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The 5 most frequently asked questions…
What’s the difference between a List and Selling Agent?
Listing Agents usually represents the seller in the real estate transaction.
Selling Agents (also known as the buyer’s Agent) deal with the home buyer. Although their fee (usually 2.4-3%) is paid out of the seller’s commission, the selling agent represents the buyer.
Why should I use Triangle Home Team Realty?
TO BE REPRESENTED! A real estate agent is not just a sales person. They act on your behalf, providing you with advice. Whether buying or selling, the agent uses their knowledge and experience to provide you with the guidance you need.
Advice doesn’t just come within the contractual negotiations. Triangle Home Team Realty is with you every step of the way. They can help you shop for all the services needed when buying a house. From selecting the best mortgage to finding a quality attorney to close your loan and record the deed, THTR does their best to provide a stress-free transaction.
What is the difference between Due Diligence and Ernest Money?
There are usually two checks a buyer will submit when presenting an offer to purchase real property.
- Due Diligence- This is an amount the buyer pays for the opportunity to purchase. This is a negotiated sum and time period and is made payable to the seller no later than the next business day after all parties have signed. The Due Diligence period offers the buyer the opportunity to complete all inspections and appraisals and negotiate repairs needed. The buyer can terminate the contract at any time for any reason prior to the Due Diligence deadline. However, this amount is nonrefundable, even if the transaction does not close.
- Ernest Money- Although Ernest Money is deposited into a trust account, usually after all parties have signed, it does not become relevant until the end of the Due Diligence period. If the buyer terminates before the Due Diligence deadline the Ernest Money is completely refundable. If the buyer can not follow through with the purchase and does not terminate before the Due Diligence deadline, the buyer would forfeit the Ernest Money deposited.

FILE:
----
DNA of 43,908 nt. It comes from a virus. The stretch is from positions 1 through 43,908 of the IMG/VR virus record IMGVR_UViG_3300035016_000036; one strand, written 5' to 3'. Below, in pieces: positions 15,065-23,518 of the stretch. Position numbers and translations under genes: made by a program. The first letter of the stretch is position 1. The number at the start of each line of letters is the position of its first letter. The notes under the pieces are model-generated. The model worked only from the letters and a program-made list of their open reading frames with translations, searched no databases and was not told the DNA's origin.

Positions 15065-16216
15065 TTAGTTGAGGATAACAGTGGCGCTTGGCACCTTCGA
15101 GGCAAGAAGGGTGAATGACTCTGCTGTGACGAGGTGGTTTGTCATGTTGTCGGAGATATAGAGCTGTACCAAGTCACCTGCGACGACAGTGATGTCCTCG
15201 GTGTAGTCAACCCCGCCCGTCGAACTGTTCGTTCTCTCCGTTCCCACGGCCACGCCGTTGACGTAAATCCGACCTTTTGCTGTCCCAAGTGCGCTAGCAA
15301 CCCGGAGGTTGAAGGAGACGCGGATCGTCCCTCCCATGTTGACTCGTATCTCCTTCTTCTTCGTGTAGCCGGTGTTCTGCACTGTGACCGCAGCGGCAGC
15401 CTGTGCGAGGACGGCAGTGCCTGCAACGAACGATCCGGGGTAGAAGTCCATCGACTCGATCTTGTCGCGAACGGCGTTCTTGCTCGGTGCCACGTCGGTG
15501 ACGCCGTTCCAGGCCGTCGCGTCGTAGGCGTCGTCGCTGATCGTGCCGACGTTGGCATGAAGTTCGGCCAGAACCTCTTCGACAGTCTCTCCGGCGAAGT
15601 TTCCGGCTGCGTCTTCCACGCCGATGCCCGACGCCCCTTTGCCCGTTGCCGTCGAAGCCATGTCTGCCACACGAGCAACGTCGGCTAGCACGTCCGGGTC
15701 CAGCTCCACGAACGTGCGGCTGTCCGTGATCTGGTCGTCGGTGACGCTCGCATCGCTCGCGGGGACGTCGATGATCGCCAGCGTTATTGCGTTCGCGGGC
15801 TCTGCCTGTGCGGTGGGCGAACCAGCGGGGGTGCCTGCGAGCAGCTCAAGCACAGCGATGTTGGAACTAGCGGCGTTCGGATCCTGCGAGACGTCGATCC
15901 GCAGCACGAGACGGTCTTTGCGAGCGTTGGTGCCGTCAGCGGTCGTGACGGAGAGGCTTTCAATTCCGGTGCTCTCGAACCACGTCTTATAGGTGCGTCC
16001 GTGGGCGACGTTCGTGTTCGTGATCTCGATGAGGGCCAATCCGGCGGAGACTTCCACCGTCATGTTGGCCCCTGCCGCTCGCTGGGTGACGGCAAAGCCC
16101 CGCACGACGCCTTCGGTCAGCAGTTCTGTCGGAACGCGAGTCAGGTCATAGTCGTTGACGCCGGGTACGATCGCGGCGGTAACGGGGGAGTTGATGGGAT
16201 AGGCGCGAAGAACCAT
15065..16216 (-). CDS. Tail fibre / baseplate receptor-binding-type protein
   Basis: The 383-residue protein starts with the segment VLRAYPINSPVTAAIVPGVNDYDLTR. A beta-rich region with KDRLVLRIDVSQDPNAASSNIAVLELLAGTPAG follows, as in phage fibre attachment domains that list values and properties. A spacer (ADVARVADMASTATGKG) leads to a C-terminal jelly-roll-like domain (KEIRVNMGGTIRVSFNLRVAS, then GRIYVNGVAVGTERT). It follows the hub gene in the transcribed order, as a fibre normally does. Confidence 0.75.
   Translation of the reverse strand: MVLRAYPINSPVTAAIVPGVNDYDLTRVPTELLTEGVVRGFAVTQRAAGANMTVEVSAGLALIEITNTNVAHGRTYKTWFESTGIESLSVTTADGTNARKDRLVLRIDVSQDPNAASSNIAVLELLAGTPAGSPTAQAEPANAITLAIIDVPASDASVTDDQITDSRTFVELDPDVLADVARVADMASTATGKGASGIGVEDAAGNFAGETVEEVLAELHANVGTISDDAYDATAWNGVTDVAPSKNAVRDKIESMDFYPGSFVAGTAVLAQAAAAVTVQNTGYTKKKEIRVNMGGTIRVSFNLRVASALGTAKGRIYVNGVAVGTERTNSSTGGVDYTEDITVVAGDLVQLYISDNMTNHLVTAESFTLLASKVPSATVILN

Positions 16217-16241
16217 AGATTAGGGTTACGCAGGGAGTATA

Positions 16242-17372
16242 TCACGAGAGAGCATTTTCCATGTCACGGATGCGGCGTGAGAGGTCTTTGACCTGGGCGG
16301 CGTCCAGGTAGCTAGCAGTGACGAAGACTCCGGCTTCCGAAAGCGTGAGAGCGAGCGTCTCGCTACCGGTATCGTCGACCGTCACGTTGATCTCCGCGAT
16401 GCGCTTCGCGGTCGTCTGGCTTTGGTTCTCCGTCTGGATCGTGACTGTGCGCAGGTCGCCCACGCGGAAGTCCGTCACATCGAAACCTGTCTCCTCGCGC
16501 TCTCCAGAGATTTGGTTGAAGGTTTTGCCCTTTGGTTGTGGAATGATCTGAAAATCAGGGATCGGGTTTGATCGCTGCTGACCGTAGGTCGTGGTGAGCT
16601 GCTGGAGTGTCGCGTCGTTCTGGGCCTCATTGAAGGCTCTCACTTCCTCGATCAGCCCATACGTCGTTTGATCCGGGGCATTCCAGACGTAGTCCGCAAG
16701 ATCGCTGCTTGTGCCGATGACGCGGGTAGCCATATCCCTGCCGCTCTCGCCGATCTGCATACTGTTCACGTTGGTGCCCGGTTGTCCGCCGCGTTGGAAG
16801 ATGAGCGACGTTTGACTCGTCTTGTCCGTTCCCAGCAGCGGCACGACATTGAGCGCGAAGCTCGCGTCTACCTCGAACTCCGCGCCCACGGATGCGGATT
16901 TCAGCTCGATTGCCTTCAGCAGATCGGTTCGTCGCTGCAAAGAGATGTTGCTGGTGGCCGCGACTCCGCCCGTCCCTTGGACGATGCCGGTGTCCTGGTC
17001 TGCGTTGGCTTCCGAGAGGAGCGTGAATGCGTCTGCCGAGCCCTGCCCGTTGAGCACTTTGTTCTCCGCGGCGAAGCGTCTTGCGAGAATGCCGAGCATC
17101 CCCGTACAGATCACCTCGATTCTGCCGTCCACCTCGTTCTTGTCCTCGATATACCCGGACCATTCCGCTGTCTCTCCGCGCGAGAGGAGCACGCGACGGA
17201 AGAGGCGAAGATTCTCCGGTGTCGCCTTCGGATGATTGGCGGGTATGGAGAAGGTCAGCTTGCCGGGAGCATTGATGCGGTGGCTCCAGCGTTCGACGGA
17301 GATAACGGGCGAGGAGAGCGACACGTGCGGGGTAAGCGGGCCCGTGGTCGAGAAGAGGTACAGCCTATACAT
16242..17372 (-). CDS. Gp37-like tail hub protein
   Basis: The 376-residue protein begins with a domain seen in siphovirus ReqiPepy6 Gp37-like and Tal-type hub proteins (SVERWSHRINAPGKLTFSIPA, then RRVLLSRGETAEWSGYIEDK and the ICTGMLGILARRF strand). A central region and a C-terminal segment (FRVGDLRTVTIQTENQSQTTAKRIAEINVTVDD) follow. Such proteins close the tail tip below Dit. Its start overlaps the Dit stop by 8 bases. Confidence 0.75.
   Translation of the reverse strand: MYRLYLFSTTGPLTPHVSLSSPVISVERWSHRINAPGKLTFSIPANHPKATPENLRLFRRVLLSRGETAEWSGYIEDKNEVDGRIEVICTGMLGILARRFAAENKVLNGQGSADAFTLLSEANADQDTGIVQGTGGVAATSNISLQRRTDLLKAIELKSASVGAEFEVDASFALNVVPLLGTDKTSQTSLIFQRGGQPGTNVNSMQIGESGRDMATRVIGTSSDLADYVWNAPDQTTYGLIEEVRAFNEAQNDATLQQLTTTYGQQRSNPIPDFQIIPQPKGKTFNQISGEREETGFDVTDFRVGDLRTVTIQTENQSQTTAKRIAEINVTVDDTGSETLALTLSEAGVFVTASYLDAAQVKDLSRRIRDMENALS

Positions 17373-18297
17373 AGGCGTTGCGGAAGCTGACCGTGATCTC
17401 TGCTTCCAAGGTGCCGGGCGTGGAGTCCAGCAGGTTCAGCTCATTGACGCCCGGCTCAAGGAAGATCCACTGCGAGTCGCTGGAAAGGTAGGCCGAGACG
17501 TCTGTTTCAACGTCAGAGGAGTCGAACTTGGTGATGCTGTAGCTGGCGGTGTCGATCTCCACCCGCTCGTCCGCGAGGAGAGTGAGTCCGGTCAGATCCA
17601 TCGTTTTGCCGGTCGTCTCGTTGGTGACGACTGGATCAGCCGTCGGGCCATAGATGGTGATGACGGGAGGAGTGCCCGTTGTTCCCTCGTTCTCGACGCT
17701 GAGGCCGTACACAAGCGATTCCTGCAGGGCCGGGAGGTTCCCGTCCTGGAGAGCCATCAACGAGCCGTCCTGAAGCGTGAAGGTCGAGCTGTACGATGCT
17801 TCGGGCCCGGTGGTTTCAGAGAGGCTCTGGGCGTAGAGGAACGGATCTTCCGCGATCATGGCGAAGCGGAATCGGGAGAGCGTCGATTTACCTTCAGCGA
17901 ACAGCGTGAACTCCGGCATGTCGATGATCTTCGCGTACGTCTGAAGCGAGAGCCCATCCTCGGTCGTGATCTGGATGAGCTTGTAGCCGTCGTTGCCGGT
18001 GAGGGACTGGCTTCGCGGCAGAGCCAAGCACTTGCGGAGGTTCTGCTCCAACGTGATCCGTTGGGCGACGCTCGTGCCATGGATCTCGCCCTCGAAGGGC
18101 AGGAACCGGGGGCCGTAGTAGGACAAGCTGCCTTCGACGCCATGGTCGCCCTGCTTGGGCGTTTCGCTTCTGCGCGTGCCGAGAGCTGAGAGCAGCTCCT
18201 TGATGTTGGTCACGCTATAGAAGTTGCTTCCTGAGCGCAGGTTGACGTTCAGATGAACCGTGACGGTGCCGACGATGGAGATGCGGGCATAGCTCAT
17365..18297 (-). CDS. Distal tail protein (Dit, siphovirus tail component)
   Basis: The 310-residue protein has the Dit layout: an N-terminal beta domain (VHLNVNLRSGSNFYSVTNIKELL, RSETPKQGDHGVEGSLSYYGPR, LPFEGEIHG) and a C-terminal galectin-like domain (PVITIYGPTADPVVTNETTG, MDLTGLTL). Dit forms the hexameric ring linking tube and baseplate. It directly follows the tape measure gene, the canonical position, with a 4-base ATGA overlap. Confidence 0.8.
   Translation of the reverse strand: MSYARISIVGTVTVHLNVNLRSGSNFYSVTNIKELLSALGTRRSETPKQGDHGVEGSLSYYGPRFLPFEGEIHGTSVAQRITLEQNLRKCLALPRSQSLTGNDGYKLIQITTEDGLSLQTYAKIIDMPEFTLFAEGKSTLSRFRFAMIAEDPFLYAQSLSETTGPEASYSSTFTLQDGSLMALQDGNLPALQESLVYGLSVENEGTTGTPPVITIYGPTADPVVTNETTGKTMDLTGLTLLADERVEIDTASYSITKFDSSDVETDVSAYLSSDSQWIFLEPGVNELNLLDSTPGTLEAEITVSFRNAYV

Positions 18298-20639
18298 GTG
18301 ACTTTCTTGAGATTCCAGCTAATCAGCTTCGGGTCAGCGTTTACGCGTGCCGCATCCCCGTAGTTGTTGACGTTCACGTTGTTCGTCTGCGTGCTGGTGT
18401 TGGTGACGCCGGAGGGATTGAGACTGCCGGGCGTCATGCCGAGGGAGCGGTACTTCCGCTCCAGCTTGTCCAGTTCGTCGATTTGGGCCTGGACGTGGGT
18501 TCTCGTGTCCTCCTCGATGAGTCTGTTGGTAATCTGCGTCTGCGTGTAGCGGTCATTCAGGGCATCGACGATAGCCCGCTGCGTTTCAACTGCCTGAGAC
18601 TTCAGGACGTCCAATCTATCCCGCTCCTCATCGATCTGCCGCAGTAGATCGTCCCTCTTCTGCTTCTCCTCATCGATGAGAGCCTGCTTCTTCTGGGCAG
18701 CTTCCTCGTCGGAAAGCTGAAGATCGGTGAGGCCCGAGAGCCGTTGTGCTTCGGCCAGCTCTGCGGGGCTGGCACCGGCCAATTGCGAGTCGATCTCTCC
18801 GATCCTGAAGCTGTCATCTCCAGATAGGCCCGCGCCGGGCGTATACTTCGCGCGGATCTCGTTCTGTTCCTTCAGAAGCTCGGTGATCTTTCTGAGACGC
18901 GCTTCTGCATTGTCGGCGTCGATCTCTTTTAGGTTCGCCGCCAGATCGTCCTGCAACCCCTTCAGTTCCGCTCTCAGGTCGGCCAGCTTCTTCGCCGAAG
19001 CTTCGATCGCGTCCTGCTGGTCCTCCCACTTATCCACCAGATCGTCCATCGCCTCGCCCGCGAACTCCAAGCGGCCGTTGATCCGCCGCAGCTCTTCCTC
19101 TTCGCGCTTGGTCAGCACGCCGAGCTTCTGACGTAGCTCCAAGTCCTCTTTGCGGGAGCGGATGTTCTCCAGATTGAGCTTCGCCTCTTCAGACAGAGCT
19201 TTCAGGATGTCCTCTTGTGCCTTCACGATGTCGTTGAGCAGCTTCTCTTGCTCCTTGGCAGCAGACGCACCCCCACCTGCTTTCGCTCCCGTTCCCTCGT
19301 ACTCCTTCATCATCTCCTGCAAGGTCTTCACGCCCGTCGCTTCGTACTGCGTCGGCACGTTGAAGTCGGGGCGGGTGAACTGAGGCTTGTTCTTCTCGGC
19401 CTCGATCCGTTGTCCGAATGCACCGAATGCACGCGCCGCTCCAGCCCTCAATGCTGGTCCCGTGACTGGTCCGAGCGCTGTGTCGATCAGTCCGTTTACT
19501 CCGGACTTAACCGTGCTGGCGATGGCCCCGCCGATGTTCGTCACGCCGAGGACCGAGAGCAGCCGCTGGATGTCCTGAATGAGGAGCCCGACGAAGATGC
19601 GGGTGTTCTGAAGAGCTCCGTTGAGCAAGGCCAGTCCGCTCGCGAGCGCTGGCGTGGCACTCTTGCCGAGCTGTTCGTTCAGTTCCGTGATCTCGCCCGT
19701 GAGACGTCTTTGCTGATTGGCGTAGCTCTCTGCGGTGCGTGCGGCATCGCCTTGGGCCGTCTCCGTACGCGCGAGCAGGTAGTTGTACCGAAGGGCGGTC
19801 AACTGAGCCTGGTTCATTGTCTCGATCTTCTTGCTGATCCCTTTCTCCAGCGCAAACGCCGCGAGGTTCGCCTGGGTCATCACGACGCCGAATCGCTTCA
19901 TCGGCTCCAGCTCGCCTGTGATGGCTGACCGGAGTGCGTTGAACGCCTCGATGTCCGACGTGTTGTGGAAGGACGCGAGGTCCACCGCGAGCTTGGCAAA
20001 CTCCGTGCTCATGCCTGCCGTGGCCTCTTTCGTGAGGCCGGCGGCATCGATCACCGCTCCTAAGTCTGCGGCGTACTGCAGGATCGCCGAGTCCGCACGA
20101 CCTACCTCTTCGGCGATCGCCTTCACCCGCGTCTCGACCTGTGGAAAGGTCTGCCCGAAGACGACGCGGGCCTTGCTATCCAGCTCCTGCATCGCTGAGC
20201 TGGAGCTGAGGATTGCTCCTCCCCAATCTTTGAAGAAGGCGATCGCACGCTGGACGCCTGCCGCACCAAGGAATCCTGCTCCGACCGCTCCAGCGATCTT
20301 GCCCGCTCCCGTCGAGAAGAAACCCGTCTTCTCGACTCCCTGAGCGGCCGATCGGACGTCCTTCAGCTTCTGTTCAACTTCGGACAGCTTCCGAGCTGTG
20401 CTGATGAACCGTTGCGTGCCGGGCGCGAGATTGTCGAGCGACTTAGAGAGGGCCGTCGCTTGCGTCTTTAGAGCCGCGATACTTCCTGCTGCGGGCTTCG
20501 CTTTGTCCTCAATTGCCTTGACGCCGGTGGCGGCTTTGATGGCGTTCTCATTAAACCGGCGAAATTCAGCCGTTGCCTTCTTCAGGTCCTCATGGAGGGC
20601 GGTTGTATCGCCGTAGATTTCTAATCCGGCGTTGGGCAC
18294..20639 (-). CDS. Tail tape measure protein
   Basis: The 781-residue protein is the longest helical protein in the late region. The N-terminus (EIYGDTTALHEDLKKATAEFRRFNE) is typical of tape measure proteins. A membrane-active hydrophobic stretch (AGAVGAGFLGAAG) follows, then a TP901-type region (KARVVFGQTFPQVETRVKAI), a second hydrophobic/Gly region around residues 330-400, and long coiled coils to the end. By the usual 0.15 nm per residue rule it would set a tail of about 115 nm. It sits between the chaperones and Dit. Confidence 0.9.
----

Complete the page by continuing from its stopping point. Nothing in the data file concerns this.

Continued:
What makes an Offer to Purchase more desirable to a seller?
There are many things included in an Offer to Purchase. In a competitive seller’s market (when demand typically outweighs the homes available for purchase) it is necessary to submit an offer that is attractive to the seller. Key items within an Offer to Purchase are:
Sales Price– Price is KING. Nothing is more attractive to a seller than the highest Sales Price. In a competitive market environment, it is important to put your best foot forward.
Financing Terms– This is usually divided into 2 categories; what type of loan program is the buyer using and what is the buyer’s LTV (loan to value)?
There are several types of financing options available for most buyers. The most popular is a conventional mortgage. This is a typical loan originated by a lender and offers no government backed insurance. FHA, USDA, and VA financing requires a more thorough appraisal process and these loan programs can sometimes cause a delay in closing.
The lower the LTV (ratio of Loan Amount to Sales Price) a buyer represents in the Offer to Purchase, the more attractive their terms are to a seller. A low LTV is more desirable to a lender and thus offers the best chance for approval during the loan process. A low LTV also gives the potential buyer more flexibility in the event the property does not appraise at sales price.
Contractual Dates– This category can sometimes make the difference in a seller accepting your Offer to Purchase. There are 2 important dates.
The Due Diligence date is the time period that the buyer has to do all inspections and appraisals. A seller typically would prefer for the due diligence period to be short (preferably 21 days or less). This gives the seller an opportunity to get their property back on market quickly if the buyer chooses to terminate.
The Close Date is when the keys actually change hands. A buyer’s flexibility in close date can be very desirable to a seller. Knowing when the seller would like close is important in a competitive market.
How does a buyer get Pre-Qualified?
Perhaps the first step a potential buyer should take is meeting with a loan officer to determine your home budget. The loan officer can issue the buyer a letter stating they are qualified to meet the mortgage requirements for loan approval. This approval is called a “Pre-Qual” letter and is often required when submitting an Offer to Purchase. It is beneficial to have this letter available so it does not delay the presentation of an offer.